Republican Gov. Brian Sandoval’s proposal to help lower-income students afford private schools passed the Nevada Senate in party-line vote on Tuesday and is now headed to his desk for final approval.
Senators approved AB165, which proponents say will help students leave lower-achieving schools and attend one of the estimated 200 private schools in the state that might be financially out of reach.
“This is an important piece of legislation as we offer parents more control over their children’s education,” said Sen. Ben Kieckhefer, R-Reno.
The bill would give businesses credit toward their modified business tax bill if they donated to a qualifying organization that awards scholarships. Those awards would be given to students whose household income doesn’t exceed 300 percent of the poverty level — about $73,000 a year for a family of four.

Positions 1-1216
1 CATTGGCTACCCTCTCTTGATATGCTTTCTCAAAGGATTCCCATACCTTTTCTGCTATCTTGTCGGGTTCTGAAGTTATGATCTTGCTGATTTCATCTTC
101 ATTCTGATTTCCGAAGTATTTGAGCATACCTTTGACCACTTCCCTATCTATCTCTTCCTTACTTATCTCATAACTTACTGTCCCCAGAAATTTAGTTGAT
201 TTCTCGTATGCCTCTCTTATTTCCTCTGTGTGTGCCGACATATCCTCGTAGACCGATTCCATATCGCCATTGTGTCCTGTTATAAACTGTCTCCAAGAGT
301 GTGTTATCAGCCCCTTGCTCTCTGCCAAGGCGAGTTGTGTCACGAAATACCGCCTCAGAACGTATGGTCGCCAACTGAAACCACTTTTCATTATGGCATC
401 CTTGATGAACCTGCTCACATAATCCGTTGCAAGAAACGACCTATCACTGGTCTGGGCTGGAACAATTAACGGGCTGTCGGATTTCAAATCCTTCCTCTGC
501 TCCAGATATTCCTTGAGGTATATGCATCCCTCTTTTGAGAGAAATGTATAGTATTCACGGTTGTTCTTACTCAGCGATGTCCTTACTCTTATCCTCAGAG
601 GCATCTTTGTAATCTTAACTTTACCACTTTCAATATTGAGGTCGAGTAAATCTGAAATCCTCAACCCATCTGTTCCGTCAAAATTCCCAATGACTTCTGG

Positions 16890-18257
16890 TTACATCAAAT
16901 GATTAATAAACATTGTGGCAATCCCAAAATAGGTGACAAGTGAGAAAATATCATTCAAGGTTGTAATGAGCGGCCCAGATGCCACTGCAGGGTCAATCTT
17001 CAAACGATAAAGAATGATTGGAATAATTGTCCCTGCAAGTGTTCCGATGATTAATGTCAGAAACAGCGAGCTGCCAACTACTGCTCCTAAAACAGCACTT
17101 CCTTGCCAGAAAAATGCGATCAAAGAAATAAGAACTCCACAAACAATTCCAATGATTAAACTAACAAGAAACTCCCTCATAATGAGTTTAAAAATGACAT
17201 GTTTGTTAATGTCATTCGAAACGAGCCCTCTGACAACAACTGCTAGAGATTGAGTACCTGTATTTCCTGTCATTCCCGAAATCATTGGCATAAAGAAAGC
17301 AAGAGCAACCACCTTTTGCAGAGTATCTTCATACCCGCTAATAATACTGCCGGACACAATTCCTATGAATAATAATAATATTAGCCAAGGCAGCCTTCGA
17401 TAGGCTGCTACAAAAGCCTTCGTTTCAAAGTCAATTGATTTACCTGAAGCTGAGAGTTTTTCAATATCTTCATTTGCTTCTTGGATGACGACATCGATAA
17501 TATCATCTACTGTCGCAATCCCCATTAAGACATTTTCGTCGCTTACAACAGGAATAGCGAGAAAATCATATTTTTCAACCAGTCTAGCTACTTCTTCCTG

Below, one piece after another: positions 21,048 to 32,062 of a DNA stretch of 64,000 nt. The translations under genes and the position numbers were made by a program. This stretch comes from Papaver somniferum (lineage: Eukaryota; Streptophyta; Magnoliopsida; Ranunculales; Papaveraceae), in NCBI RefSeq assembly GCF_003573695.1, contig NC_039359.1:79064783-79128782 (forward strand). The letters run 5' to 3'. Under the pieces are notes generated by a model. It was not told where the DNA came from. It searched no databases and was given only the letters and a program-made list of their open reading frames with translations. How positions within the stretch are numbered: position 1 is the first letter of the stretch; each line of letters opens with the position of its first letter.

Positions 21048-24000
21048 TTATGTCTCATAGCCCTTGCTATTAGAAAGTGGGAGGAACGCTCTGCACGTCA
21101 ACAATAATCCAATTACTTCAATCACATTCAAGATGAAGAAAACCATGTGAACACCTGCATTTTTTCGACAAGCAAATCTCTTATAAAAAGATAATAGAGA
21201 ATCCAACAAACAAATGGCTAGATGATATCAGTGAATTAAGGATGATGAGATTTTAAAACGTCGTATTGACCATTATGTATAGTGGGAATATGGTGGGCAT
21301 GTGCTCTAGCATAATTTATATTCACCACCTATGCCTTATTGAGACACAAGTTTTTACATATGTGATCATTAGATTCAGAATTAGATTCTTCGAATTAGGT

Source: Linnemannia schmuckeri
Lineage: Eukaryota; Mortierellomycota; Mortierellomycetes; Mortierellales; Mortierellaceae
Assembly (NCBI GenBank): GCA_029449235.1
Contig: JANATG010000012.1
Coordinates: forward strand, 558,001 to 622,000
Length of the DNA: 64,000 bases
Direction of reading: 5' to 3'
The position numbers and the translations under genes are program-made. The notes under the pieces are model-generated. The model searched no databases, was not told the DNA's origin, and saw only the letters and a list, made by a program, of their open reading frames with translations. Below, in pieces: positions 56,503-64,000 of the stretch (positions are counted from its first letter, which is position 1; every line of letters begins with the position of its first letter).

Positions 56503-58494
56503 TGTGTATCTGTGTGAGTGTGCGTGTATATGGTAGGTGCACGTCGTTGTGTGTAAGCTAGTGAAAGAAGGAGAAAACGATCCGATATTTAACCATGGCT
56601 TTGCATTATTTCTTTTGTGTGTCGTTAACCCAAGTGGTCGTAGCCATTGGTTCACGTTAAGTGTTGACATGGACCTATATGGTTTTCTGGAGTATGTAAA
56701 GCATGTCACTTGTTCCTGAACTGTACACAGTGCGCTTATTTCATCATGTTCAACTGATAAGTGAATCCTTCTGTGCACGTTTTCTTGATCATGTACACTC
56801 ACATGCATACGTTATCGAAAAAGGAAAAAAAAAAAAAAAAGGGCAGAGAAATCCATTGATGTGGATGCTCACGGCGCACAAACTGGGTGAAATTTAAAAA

Democratic opponents say the measure diverts money that might otherwise benefit public education, and said it’s not targeted enough to the lowest-income families.
“It serves as a tax break for wealthier families as opposed to an opportunity for lower-income families to attend private school,” said Sen. Aaron Ford, D-Las Vegas, who said a threshold of 185 percent of the poverty level would be more appropriate.
Democrats have characterized the scholarships as vouchers — a term that state Superintendent Dale Erquiaga argued isn’t accurate. Money for the scholarships wasn’t coming from state educational funds, as a voucher would, but was a tax credit that dealt with money that never reached state coffers, he said.
Erquiaga added that the tax being deferred feeds into the general fund, but it does not feed into the account that pays for schools.
The bill caps state tax credits at $10.5 million over two years, and it caps scholarships at $7,755 apiece. Organizations administering the scholarship must be a 501(c)3 nonprofit, can spend no more than 5 percent on overhead and may not limit their awards to a single school.